The proliferation of small electric vehicles in China and in particular the Shandong province over the past 10 years has been driven in-part by favourable Chinese policy support and restrictions on alternatives such as petrol scooters, but also by loose regulation and a demand for low-cost transport from a fast-modernising, increasingly urbanised population.
Rural Chinese people are choosing small EVs instead of petrol engined cars, because there is no requirement for the driver to have a license and insurance. Plus the vehicles are very simply constructed, and are not subject to the same safety requirements as regulated combustion powered vehicles; so the production costs and purchase price for these simple cars is also low.
The demand for low-speed EVs is growing, and many new, un-regulated EV manufacturers have sprung up to meet it, with more than 20 companies now building low-speed EVs in Shandong Province.
Some of the larger automotive manufacturers have recognised the demand too, and are manufacturing their own low speed EVs for the market, including Shifeng Group, Fulu Motor and Dezhou Baoya New Energy.
But China’s Government have still been under some pressure to introduce new regulation; to ensure these vehicles are safe and insured, and much of the pressure is coming from the large auto manufacturers who wish to level the playing field in a market where they are losing sales to these new small-EV companies.
With pollution and modernization top of the agenda, and the aggressive targets for larger EV sales in China not being met, the government seem to be taking a pragmatic approach the the issue: According to the China Car Times, many of these new small EV manufactureres have gained official governmental approval – the National Development and Reform Commission (NDRC) have confirmed Shandong Province as a low speed electric vehicle test zone.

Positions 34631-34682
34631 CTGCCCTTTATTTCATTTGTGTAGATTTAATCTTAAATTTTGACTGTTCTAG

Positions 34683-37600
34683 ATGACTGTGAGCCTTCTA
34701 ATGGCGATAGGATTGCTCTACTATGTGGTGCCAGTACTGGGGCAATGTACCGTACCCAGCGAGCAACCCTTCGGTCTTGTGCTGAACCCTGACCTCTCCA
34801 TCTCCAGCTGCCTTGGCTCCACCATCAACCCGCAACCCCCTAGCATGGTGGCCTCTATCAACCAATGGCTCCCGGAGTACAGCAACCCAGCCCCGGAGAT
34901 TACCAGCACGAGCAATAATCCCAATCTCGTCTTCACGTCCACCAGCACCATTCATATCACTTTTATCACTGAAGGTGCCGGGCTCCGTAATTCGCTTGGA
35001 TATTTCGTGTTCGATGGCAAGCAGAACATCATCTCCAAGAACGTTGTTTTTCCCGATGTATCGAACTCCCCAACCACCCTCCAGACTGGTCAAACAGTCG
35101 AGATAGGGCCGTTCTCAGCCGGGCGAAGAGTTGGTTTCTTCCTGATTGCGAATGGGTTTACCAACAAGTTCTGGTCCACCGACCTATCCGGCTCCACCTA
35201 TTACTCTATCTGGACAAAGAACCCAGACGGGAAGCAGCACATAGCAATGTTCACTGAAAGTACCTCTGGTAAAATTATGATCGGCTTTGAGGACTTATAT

“Shandong Province has long been a home to low speed electric vehicles, but now the many enterprises have gained an official governmental okay with a nod from the National Development and Reform Commission (NDRC) to continue their work as Shandong Province has been confirmed as low speed electric vehicle test zone.
For many years Shandong Province has turned a blind eye to the development and operation of low speed EV’s on its roads which has helped the province grow its EV base to 20 automakers that produced just over 1000 electric buses in 2012 of which 980 were sold. Even more amazing is the fact that 128,000 low speed EV’s were produced in Shandong last year, an increase of 68.6% with 125,000 being sold, an equal increase of 68%.
Shandong Economic and Information Committee Director Yang Shao Jun was quoted as saying that the Development of New Energy vehicles in Shandong Province is not entirely ideal at the moment and requires the support of governmental departments and also the introduction of subsidies to kick start the industry and lead it in the right direction.
The news is likely to be a major bonus to companies such as Shi Feng Electric Cars, this group has been making low speed EV’s for a number of years with sales reaching over 10,000 units in 2012. Consumers of such vehicles are usually elderly or disabled users who use the vehicles to continue with their lives unheeded, again many of these vehicles are uninsured and unlicensed but they are gaining in popularity due to low costs.”
See the original article here: Shandong Becomes Hub of Low Speed Electric Vehicles – China Car Times
Links to some of the newly approved manufacturers of Chinese low-speed electric vehicles:
Shandong Baoya New Energy Vehicle Co. Ltd
Xindayang Group Co., Ltd.
Shandong Yixing Electric Automobile Group
Shandong Taiqi Electric Vehicle Co., LTD
Shi Feng Electric Cars – Shandong Shifeng Group
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